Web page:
Market Timing, Investment, and Risk Management
Firms face uncertain financing conditions and are exposed to the risk of a sudden rise in financing costs during financial crises. We develop a tractable model of dynamic corporate financial management (cash accumulation, investment, equity issuance, risk management, and payout policies) for a financially constrained firm facing time-varying external financing costs. Firms value financial slack and build cash reserves to mitigate financial constraints. However, uncertainty about future financing opportunities also induce firms to rationally time the equity market, even if they have no immediate needs for cash. The stochastic financing conditions have rich implications for investment and risk management: (1) investment can be decreasing in financial slack; (2) firms may invest less as expected future financing costs fall; (3) investment-cash sensitivity, marginal value of cash, and firm's risk premium can all be non-monotonic in cash holdings; (4) speculation (as opposed to hedging) can be value-maximizing for financially constrained firms.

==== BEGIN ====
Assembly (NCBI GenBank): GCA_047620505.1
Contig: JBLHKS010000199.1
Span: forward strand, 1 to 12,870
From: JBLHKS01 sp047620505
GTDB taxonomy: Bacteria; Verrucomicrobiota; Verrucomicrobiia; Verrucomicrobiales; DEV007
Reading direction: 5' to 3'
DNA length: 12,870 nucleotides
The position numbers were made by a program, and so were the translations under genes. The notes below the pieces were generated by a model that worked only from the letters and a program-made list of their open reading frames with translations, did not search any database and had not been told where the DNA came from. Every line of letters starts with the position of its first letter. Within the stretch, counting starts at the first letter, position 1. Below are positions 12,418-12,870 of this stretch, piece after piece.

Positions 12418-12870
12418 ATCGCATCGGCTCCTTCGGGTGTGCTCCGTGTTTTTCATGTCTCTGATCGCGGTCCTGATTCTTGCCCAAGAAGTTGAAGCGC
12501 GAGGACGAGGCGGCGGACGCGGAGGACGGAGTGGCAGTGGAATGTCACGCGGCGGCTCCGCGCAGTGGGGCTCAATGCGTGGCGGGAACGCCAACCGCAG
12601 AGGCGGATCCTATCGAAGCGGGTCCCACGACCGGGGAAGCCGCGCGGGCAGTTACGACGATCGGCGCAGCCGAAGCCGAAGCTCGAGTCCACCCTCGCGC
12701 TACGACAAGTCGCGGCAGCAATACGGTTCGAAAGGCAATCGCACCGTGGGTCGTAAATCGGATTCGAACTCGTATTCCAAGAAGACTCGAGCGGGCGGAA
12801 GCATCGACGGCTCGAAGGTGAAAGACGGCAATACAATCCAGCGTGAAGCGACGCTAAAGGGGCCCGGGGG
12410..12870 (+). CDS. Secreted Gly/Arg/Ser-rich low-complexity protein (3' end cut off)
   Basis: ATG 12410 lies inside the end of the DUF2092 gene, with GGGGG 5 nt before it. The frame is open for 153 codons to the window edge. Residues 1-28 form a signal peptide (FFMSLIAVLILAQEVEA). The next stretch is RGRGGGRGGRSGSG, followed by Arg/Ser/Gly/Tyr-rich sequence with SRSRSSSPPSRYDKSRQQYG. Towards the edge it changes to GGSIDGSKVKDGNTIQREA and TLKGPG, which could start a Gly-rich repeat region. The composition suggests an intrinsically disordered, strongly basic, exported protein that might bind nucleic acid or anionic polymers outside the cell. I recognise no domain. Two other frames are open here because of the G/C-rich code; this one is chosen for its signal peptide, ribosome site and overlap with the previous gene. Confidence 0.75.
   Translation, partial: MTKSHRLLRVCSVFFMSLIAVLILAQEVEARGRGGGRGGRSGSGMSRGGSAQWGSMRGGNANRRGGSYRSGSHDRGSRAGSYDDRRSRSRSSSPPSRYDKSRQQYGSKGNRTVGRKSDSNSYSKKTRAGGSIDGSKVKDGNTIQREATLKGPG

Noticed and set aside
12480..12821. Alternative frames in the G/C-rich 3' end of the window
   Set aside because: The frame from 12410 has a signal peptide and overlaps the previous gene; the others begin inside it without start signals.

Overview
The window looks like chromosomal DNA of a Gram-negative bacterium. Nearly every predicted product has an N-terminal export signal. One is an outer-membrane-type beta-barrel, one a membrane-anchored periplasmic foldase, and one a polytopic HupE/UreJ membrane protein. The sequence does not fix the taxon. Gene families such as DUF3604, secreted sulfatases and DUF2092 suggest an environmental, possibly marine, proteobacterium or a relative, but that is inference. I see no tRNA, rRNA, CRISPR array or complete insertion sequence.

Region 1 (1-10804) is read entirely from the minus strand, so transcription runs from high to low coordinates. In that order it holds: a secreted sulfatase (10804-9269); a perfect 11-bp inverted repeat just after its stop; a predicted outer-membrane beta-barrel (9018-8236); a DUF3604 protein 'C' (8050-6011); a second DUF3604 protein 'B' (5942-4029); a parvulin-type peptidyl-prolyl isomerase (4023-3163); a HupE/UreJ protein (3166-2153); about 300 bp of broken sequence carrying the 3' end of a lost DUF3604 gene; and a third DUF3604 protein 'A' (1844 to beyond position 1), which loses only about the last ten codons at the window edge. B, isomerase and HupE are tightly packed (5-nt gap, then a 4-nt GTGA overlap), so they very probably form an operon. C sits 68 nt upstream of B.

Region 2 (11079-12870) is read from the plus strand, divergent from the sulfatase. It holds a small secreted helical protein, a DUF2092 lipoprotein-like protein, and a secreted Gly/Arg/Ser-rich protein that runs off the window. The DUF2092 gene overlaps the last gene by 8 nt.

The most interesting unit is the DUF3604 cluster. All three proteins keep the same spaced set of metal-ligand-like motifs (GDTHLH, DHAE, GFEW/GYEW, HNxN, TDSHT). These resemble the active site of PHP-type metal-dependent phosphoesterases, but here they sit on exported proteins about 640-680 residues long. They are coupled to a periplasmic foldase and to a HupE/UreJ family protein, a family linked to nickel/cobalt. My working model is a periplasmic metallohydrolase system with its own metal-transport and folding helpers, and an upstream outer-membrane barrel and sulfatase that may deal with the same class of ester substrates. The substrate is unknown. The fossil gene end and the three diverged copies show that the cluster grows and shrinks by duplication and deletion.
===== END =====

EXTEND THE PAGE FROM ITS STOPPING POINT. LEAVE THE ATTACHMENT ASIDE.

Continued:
We are grateful to Viral Acharya, Michael Adler, Nittai Bergman, Charles Calomiris, Xavier Gabaix, Zhiguo He, Jennifer Huang, Stewart Myers, Emi Nakamura, Paul Povel, Adriano Rampini, Doriana Ruffino, Jeremy Stein, Jeffrey Wurgler and seminar participants at Columbia, Duke Fuqua, Fordham, LBS, LSE, SUNY Buffalo, Berkeley, UNC-Chapel Hill, Global Association of Risk Professionals (GARP), Theory Workshop on Corporate Finance and Financial Markets (at NYU), and Minnesota Corporate Finance Conference for their comments. The views expressed herein are those of the authors and do not necessarily reflect the views of the National Bureau of Economic Research.
Bolton, Patrick & Chen, Hui & Wang, Neng, 2013. "Market timing, investment, and risk management," Journal of Financial Economics, Elsevier, vol. 109(1), pages 40-62. citation courtesy of